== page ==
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One third of Australian small businesses are still running the risk of not complying with the ATO SuperStream regulations, according to MYOB research.
Under SuperStream, employers must make super contributions on behalf of their employees by submitting payments and reporting electronically in a consistent and simplified manner.
While all employers are required by law to comply with this legislation by 1 July this year, MYOB’s latest Business Monitor research of more than 1,000 Australian SMEs found that one quarter were unaware of the deadline, 17 per cent of operators had not yet complied and 13 per cent were unsure.
MYOB said the problem was higher in some specific industries, including construction and trade businesses, with an overwhelming 31 per cent of SMEs in this industry not complying with the ATO’s SuperStream requirements.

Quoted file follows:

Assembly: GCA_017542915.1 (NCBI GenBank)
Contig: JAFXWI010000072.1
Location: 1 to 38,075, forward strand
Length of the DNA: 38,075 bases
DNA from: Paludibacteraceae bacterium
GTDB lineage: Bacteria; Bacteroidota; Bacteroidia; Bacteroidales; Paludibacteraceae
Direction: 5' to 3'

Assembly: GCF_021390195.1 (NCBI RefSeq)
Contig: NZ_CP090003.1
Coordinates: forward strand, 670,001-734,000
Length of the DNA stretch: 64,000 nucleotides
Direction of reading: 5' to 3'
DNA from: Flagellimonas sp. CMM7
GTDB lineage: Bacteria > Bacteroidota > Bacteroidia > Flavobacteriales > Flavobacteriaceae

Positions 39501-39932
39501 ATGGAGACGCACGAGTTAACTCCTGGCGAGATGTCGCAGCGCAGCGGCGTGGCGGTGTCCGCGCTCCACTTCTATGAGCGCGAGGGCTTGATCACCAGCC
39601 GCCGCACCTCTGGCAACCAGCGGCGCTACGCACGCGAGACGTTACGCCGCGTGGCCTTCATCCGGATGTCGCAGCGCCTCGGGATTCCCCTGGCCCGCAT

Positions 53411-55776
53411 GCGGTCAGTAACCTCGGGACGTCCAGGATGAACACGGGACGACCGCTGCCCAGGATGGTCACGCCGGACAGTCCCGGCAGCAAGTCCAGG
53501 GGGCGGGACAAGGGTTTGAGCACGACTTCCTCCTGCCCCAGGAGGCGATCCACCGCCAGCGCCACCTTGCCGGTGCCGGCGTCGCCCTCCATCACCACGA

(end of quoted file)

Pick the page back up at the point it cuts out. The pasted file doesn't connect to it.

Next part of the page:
When asked why they have not yet met the SuperStream obligations, 27 per cent of SMEs said they found the process confusing, and a further 23 per cent felt they did not have enough information.
“SuperStream is the law for SMEs from 1 July, and it’s concerning to see so many at risk of non-compliance with the deadline just a few weeks away,” said James Scollay, MYOB general manager of SME Solutions.
He warned employers need to be taking action now to ensure they get their implementation right by 30 June.
“The great thing about SuperStream is that it really simplifies workflows, so when customers move to the latest version of any MYOB payroll product, they will have the tools to be fully compliant and, in many cases, will also be able to spend less time dealing with employee data issues and fund queries and reduce the cost of processing contributions and payments,” Mr Scollay said.
“Businesses that are looking for more information on this should talk to their accountant or bookkeeper, as they will be able to inform operators what’s required to be compliant and help them make any necessary changes to their systems and processes."